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Saudi Arabia govt agents infiltrated Wikipedia to control content, imprisoned two independent Wikipedia administrators: Report

According to Democracy for the Arab World Now (DAWN) and Social Media Exchange (SMEX), Saudi authorities had recruited Wikipedia’s highest-ranking administrators in the country to serve as government agents in order to gain control over the information about the country on the website

On Thursday, January 5, Democracy for the Arab World Now (DAWN) and Social Media Exchange (SMEX), released an investigative report claiming that Saudi Arabia infiltrated Wikipedia and prosecuted Wikipedia editors who added critical information about the political detainees. According to the report, the Saudi authorities had recruited the organization’s highest-ranking administrators in the country to serve as government agents in order to gain control over the information about the country on the website. The report also states that earlier in September 2020, two high-ranking Wikipedia administrators were arrested by the Saudi government.

Democracy for the Arab World Now is a human rights group founded by slain Saudi journalist Jamal Khashoggi, while Social Media Exchange is a Lebanon-based group promoting digital rights in the Arab world.

Citing an internal investigation conducted in 2022 by Wikimedia, which is the parent company of Wikipedia, the report stated that Wikimedia terminated all of its administrators in Saudi Arabia in December 2022.

Sarah Leah Whitson, DAWN’s Executive Director, said that the government agents acting as independent editors and imprisonment of non-complaint editors demonstrate the Saudi government’s use of spies in international organizations as well as the dangers posed by attempts to produce independent content in the country.

The Saudi government and Wikimedia, which provides free ‘educational’ content online through initiatives such as Wikipedia, the online encyclopedia, and Wiktionary, have not yet commented on the report.

It is pertinent to mention that Wikipedia operates through volunteer administrators and editors known as “Wikipedia users” who have been approved by Wikimedia. These approved users are not employees of Wikimedia and are not renumerated. There are, however, Wikipedia community rules that grant them privileges as trusted, independent editors who regulate and administer Wikipedia content. Administrators have the exclusive authority to use tools to edit, delete, and protect content pages, as well as to block and unblock lower-ranking users and editors.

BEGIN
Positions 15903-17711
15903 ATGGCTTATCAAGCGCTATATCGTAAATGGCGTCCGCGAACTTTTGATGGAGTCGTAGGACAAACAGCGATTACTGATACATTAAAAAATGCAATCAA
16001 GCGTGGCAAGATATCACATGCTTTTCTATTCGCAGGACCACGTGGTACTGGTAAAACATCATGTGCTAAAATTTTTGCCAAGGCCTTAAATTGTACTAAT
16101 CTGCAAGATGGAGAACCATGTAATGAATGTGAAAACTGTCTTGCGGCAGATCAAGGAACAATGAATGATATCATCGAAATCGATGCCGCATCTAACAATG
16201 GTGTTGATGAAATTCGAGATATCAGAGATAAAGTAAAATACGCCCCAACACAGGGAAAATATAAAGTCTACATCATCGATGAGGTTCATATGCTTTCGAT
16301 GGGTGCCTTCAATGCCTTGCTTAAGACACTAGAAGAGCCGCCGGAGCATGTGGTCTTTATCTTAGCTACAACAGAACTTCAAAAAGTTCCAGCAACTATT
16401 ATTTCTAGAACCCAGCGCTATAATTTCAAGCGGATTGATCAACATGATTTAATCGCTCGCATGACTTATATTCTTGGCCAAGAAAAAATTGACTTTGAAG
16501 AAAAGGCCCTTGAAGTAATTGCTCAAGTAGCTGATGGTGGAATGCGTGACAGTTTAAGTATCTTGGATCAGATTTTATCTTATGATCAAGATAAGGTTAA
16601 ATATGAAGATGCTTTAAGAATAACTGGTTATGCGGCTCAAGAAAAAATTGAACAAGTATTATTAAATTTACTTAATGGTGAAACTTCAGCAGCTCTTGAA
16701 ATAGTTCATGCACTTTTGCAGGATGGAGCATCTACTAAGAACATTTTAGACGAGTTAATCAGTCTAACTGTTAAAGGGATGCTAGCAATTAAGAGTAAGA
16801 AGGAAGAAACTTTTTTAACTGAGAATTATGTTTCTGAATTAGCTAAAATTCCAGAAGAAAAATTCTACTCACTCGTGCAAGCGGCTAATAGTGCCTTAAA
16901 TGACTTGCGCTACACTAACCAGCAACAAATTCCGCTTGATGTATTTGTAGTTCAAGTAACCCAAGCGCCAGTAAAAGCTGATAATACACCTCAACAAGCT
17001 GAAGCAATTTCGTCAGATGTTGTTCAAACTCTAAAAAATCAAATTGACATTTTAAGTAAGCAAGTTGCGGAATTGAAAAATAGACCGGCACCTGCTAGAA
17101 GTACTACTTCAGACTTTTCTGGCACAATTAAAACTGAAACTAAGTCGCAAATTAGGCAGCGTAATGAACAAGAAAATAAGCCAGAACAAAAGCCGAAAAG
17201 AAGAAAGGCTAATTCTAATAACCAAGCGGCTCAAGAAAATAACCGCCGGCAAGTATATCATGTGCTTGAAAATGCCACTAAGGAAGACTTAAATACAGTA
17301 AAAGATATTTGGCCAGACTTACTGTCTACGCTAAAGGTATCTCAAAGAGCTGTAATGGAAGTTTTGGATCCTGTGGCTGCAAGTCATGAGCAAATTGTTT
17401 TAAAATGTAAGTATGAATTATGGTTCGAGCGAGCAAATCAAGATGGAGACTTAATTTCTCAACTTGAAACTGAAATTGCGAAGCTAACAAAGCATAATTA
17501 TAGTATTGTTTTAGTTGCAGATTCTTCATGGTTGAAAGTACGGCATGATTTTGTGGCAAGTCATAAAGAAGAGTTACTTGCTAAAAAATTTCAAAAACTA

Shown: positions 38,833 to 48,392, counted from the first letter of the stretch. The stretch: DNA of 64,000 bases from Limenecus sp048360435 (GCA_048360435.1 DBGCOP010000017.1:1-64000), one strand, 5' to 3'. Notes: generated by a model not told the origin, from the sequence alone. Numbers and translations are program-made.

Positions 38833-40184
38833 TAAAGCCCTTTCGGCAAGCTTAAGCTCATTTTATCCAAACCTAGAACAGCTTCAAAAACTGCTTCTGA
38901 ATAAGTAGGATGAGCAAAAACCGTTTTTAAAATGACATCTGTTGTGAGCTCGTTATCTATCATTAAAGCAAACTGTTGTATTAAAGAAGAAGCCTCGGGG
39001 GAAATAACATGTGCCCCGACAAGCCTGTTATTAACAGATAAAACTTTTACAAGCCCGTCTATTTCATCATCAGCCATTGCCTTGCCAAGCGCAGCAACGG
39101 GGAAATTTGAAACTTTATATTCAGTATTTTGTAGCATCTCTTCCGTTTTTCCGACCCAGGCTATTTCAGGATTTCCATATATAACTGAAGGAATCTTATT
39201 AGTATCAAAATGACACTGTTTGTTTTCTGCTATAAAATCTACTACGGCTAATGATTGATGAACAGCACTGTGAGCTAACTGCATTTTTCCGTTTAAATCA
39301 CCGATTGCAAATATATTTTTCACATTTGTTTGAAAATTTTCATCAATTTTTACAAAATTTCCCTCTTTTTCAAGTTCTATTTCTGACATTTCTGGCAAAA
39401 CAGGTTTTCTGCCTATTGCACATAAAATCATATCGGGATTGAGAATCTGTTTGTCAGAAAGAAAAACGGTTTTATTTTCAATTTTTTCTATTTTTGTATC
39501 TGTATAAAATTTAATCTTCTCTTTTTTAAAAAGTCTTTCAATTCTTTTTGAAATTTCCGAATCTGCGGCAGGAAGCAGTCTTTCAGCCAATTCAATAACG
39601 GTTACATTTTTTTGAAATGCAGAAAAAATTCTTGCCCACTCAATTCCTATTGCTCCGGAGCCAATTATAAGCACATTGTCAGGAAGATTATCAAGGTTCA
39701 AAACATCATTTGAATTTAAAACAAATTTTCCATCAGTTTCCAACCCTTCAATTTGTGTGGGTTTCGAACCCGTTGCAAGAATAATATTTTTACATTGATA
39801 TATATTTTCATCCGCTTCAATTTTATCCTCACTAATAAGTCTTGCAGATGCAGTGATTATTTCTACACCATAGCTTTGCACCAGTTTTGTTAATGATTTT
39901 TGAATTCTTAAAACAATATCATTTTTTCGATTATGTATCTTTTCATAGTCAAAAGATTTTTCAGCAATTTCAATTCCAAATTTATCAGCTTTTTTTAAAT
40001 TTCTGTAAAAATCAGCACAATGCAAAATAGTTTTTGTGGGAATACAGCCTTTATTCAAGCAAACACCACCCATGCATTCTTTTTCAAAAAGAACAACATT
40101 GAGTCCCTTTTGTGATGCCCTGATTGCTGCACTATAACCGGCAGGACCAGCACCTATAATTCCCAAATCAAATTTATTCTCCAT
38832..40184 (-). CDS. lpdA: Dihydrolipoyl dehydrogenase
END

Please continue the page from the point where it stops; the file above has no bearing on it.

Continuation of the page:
Citing unnamed sources with knowledge on the matter, the DAWN and SMEX report claim that the Saudi government in 2020 arrested two top-ranking Wikipedia volunteer administrators in Saudi Arabia, identified as Osama Khalid and Ziyad-al-Sofiani. The arrested administrators had access to edit fully protected pages. Both the administrators were awarded 32 years and 8 years jail sentences respectively. They were charged with “swaying public opinion” and “violating public morals.” 

The report states that sources close to the case informed DAWN that the two Wikipedia administrators were prosecuted “because they had contributed information deemed to be critical about the persecution of political activists in the country.”

Wikimedia took cognizance of the fact that several of its administrators have been jailed for their work on Wikipedia pages. Taking note of this, Wikimedia on December 6, 2022, announced that it has banned 16 of its administrators following an internal investigation conducted in January 2022. DAWN and SMEX claimed that the 16 banned administrators were from Saudi Arabia and were banned for “conflict of interest editing on Wikipedia projects in the Middle East and North Africa (MENA) region.”

This report comes after a former Twitter employee Ahmad Abouammo was convicted of spying for Saudi Arabia by a US court. Abouammo was sentenced to three and a half years in prison. As per a release issued by the US Department of Justice, “the Court emphasized that defendant (Ahmad Abouammo) shared the user information with a foreign government known for not tolerating dissidents, and he did so while working with his even more culpable co-defendant Ali Alzabarah who fled to the KSA rather than face trial. This sentence sends a message to insiders with access to user information to safeguard it, particularly from repressive regimes, or risk significant time in prison.”

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